Congress Might Actually Fix a Billion-Dollar Problem
Every year since 1997, as part of the Congressional budget debate, the subject of what to do with the cumulative decrease in Medicare and TriCare reimbursement rates to doctors is usually kicked down the road. I wrote about this problem, lovingly called DocFix, in February, 2012. Recent statements and actions by key members of the House and Senate are prompting thoughts that Congress will end this folly and pass a permanent fix this year.
The first indication was in May when the Senate Finance Committee sent a letter to healthcare providers seeking input on new payment options to replace Sustainable Growth Rate (SGR) formula. This was followed by a committee hearing on the issue. Both the chair, Max Baucus (D-Mont.), and ranking member Orrin Hatch (R-Utah) stressed the need to replace the failed SGR. They were joined in this call by the witnesses who testified: Mark Miller, PhD., Executive Director, Medicare Payment Advisory Commission; Bruce Steinwald, President, Bruce Steinwalt Consulting; and Dr. Kavita Patel, Fellow and Managing Director, the Engelberg Center for Health Care Reform, The Brookings Institution.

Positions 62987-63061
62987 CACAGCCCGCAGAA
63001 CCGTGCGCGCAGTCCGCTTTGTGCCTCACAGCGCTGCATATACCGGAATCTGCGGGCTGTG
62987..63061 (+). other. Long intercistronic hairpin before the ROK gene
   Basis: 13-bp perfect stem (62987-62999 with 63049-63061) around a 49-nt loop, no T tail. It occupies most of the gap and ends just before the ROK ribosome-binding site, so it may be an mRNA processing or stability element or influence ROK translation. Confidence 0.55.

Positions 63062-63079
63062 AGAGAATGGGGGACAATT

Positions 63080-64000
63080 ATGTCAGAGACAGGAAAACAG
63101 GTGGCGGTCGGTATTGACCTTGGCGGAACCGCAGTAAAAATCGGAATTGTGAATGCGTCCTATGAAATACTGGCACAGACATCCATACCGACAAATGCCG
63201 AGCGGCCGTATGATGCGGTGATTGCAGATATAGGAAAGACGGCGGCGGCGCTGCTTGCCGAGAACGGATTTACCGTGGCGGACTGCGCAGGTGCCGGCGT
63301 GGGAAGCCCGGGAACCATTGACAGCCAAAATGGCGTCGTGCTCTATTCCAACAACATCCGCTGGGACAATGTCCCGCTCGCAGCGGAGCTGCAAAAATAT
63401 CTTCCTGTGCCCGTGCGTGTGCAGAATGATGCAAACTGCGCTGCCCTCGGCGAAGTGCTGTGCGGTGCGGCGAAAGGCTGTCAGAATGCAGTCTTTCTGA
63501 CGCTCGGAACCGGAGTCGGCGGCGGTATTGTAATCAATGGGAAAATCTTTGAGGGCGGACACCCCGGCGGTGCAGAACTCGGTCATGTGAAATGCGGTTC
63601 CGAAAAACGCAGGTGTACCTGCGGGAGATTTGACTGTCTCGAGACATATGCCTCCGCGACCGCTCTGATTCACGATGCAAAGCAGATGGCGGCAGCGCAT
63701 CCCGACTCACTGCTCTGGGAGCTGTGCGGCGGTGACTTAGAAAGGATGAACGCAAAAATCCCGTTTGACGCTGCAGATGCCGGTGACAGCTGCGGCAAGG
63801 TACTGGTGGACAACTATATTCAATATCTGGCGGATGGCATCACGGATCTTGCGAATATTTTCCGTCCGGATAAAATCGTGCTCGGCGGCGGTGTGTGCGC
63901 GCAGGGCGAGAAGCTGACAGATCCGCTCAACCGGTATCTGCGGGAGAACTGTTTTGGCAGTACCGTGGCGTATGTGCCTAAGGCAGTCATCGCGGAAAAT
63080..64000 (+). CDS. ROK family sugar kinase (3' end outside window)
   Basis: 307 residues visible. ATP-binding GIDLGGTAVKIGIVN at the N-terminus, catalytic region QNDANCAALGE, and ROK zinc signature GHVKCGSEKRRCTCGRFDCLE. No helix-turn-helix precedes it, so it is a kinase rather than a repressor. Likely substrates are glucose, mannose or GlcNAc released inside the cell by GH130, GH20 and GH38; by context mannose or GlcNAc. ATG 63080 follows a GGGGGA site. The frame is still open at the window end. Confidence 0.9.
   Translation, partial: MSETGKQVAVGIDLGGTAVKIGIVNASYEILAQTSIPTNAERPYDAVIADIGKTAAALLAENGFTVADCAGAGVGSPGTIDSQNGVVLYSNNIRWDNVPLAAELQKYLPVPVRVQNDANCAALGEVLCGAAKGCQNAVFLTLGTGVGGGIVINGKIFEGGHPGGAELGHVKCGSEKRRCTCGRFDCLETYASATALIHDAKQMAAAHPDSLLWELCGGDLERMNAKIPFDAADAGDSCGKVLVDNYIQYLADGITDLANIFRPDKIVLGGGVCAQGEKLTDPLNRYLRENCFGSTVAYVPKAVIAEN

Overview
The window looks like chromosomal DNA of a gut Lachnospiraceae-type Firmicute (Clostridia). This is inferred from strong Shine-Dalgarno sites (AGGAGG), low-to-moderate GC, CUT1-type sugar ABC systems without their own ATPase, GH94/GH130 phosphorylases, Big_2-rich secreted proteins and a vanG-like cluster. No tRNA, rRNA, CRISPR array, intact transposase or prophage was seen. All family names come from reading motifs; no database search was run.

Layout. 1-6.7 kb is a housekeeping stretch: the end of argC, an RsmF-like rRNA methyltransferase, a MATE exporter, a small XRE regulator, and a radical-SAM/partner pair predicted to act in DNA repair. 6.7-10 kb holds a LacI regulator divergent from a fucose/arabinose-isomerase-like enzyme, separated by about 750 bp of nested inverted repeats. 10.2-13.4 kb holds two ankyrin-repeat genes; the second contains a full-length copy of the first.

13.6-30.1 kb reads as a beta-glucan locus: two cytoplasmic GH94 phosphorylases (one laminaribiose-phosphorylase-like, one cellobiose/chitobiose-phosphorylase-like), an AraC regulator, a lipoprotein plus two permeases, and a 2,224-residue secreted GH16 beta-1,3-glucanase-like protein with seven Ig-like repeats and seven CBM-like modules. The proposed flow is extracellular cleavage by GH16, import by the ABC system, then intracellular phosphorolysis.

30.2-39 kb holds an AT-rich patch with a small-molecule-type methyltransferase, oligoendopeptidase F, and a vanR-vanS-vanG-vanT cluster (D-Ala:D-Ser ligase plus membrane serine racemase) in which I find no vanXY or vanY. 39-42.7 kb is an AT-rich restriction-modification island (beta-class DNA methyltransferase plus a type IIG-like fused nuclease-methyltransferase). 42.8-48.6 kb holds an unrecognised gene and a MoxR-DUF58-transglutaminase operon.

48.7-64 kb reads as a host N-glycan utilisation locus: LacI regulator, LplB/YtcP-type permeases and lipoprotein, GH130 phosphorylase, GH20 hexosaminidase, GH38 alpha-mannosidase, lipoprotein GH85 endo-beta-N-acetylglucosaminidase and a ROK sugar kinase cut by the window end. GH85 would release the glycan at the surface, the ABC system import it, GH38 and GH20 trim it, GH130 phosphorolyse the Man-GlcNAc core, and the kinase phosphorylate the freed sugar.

Both the House Energy and Commerce Committee and Ways and Means Committee followed in June with a similar request. Committee Chairs Fred Upton (R-Mich.) and Dave Camp (R-Mich.) asked for input no later than July 9. The Ways and Means Subcommittee on Health held a hearing on May 7. The five witnesses who testified, like their counterparts who testified before the Senate committee, support this effort. A hearing before both full committees is expected when the House returns from their summer recess. In addition to the request for input, Upton has prepared a discussion draft of a proposed bill.
Driving this discussion is a recent update from the Office of Management and Budget showing an increase in the cost of not replacing SGR to $139.1 billion over 10 years. This is up from the previous estimate of $138.3 billion.
Both the Senate and House approach will be to replace the fee for service reimbursement model with a quality incentive and / or outcome-based model. Both these approaches are included in the ACA as an incentive to doctors to reduce costs.
The details need to be worked out in committee. However it appears the time for a permanent DocFix is here. A solid proposal is on the table. There is bipartisan, bicameral support. The health care profession is behind it. Indications are the 113th Congress may actually resolve a major issue.